Diffrences Between Logic analyzer vs Oscilloscope


In the real world, all electrical signals, including digital ones, are analog. An oscilloscope allows you to see analog voltages and how they change over time. Oscilloscopes are best used to evaluate signal integrity and measure analog circuit performance.

On the other hand, logic analyzers represent signals in their digital form. This is similar to a 1-bit resolution oscilloscope. But most logic analyzers have much more channels (8, 16 or even over 100 channels) than oscilloscopes. Logic analyzers are great tools for viewing digital waveforms, debugging digital communications, and characterizing digital systems with multiple lines. When debugging circuits, choosing the right tool for the job can be a crucial step. In essence, an oscilloscope is useful for measuring and visualizing 1-4-channel analog signals. The logic analyzer is best for digital systems with more than 4 channels. An oscilloscope can help you visualize analog waveforms and measure various properties such as amplitude, buzzer, transient signals, phase, and unwanted pulses. Even when debugging digital systems, you can easily measure signal integrity with an oscilloscope. However, if you need to monitor the output of a digital system and troubleshoot or capture serial and digital communication, the logic analyzer is usually the better tool. Logic analyzers usually offer more channels than an oscilloscope and can view data in state mode where one of the channels acts as a clock.



Differences Between Oscilloscope vs Logic Analyzer

The differences between oscilloscope vs logic analyzer can be summarized in the table below:


  • Measures and displays analog signals in several channels,
  • Stores and displays small snapshots repeatedly,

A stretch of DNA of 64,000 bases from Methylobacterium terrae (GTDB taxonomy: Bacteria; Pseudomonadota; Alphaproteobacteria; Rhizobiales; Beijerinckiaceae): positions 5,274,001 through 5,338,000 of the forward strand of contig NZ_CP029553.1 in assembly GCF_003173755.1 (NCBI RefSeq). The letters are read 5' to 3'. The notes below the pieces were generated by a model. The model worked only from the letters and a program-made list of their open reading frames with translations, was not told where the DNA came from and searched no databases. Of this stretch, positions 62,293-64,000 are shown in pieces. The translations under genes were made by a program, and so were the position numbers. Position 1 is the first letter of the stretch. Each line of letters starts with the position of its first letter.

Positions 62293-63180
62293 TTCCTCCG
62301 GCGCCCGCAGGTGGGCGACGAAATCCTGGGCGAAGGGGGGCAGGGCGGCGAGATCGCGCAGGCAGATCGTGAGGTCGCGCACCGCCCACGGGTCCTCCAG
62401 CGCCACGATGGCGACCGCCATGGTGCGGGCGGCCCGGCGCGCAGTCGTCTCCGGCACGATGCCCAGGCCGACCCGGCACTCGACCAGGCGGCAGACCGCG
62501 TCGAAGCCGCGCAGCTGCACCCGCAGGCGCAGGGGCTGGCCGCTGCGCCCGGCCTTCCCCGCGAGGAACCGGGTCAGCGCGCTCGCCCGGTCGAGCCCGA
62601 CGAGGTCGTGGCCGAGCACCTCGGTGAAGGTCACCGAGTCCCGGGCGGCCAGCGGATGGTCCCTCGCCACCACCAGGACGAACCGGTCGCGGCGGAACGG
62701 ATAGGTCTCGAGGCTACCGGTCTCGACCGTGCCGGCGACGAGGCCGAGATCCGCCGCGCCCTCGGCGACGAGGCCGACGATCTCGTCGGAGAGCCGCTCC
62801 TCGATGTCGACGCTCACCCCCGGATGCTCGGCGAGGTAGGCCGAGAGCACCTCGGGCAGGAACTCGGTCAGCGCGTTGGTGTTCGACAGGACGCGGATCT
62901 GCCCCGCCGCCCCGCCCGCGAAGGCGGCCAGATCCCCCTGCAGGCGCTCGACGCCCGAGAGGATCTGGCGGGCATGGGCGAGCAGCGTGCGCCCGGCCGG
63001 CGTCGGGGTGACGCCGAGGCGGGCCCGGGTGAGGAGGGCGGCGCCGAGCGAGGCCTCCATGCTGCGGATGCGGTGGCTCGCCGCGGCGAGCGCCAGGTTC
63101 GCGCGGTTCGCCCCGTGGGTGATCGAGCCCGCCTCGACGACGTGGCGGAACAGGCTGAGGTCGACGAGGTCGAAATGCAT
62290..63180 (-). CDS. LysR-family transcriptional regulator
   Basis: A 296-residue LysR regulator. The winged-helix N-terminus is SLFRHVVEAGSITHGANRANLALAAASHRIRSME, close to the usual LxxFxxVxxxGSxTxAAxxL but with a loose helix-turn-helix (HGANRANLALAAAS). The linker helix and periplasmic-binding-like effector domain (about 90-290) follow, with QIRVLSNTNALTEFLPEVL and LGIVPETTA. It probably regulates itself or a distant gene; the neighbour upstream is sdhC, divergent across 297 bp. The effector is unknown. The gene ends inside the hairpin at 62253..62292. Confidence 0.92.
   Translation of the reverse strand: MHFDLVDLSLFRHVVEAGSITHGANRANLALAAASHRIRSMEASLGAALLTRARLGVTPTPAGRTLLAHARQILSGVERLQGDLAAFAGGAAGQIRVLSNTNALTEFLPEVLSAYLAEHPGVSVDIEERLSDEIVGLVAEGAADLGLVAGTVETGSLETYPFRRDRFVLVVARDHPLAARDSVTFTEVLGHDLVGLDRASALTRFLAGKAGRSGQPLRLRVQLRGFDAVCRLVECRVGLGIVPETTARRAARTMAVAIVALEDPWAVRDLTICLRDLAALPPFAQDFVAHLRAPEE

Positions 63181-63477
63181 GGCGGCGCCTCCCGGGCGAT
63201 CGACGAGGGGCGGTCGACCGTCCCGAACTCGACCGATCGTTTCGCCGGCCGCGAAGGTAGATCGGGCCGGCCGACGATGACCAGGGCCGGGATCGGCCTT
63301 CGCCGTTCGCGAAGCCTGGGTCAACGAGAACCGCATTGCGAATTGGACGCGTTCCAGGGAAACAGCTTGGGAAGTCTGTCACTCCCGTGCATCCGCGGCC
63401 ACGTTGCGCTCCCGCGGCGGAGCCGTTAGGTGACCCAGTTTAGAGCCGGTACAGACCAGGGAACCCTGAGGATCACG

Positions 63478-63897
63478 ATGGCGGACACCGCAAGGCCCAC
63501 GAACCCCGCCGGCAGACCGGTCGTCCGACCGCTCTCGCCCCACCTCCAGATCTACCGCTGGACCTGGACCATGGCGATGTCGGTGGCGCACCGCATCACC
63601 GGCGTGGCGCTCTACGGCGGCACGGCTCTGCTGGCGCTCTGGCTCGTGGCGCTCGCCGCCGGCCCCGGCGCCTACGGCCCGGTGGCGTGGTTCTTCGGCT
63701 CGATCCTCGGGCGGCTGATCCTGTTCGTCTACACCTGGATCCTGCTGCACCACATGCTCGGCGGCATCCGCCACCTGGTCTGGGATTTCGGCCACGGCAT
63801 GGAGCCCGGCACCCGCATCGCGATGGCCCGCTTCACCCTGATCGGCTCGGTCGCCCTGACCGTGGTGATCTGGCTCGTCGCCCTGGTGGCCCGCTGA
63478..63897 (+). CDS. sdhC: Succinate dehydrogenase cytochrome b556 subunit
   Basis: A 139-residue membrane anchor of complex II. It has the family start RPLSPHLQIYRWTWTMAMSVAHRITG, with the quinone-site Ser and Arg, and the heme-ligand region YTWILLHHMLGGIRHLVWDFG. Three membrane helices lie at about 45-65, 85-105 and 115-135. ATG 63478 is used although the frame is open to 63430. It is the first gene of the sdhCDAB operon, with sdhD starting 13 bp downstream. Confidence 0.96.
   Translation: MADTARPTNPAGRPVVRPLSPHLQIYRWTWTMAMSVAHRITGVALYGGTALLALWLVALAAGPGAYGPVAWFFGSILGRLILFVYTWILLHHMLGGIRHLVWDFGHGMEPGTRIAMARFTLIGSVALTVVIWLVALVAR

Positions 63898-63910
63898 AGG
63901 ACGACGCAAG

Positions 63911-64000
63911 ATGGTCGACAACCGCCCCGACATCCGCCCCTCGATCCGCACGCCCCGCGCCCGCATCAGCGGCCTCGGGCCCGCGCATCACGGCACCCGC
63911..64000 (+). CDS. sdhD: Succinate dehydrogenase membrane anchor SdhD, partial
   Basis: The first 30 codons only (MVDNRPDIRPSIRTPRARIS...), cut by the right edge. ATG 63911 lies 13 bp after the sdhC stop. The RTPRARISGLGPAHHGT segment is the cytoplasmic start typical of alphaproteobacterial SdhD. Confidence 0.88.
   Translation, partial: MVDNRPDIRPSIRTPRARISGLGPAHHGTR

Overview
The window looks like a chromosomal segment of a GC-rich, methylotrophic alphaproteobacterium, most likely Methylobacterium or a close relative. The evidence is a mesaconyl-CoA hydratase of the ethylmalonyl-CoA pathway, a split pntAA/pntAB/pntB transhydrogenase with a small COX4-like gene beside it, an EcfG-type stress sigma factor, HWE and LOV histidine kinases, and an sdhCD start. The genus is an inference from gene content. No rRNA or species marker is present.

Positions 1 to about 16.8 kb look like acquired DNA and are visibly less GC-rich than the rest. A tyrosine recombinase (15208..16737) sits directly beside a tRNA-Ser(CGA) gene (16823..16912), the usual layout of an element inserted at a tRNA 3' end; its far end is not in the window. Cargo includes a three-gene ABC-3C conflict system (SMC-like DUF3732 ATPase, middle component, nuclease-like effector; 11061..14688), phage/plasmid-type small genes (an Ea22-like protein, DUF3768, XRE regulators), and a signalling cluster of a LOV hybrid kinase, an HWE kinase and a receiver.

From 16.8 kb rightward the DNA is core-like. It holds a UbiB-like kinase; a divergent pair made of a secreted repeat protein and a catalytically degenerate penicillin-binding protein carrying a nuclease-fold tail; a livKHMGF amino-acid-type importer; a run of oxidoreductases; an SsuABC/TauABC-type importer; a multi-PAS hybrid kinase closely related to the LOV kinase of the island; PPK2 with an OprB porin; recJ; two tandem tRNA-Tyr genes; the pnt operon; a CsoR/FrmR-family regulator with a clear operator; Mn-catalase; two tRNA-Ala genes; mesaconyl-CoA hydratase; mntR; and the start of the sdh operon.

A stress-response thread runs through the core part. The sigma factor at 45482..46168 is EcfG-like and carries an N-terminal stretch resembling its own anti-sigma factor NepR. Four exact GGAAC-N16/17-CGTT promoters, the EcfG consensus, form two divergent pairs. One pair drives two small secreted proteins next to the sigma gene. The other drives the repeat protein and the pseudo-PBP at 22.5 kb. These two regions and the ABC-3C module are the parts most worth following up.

• Displays signals in real time,
  • Measures the amplitude and timing of a waveform,
  • Offers real-time features such as fast Fourier transform,
  • It has simple threshold or pulse width triggers that are used to represent a fixed waveform. 

Logic Analyzer:

  • Measures and displays digital signals in many channels,
  • Saves data before viewing,
  • Allows users to navigate potentially long recordings,
  • It measures the time between data capture points,
  • Offers features specific to digital systems such as protocol analyzers,
  • It has a complex trigger system used to capture and filter data.


Related blog:https://compocket.com/blogs/news/what-is-usb-oscilloscope

Working Principle of Oscilloscope and Logic Analyzer

The working principle differences of oscilloscope vs logic analyzer are as follows. 


Prob: The part that connects to your circuit. Most probes have two ends, as an oscilloscope measures the voltage between two points.

Amplifier / Attenuator: Oscilloscopes often include circuitry to amplify or attenuate electrical signals so that they can be effectively displayed to the user. This circuit can be inside the probe or inside the oscilloscope case.

Trigger Selection: Many oscilloscopes let you choose between an internal signal or an external signal to trigger the scan that displays the captured waveform.

Control Logic: Internal logic or software that allows you to configure how the signals are captured and displayed.

ADC: Analog to Digital Converter. The ADC is responsible for periodically sampling the electrical signal and converting the voltage to digital information stored in memory. ADCs for oscilloscopes usually have a resolution of 8, 12 or 16 bits. 


Logic Analyzer:

Probes: If you are using a logic analyzer, you may need to fit many probes in a tight space. As a result, probes are generally simple: a piece of wire with a clip and little or no circuitry. Some probes may have dozens of channels packaged in a single high density connector that requires a dedicated mounting point on your test system.

Clock Selection: Some logic analyzers let you choose which clock to use to sample signals. An internal clock will sample periodically or an input channel can be used as the clock source.

Comparator: Unlike an oscilloscope, the logic analyzer compares each input signal with a user-defined voltage threshold. If the voltage is higher than the threshold, it is stored logically high. Otherwise, logic is stored low. Because logic analyzers do not require an ADC, they usually have much more channels than oscilloscopes.

Related Blog: How to use a digital oscilloscope?

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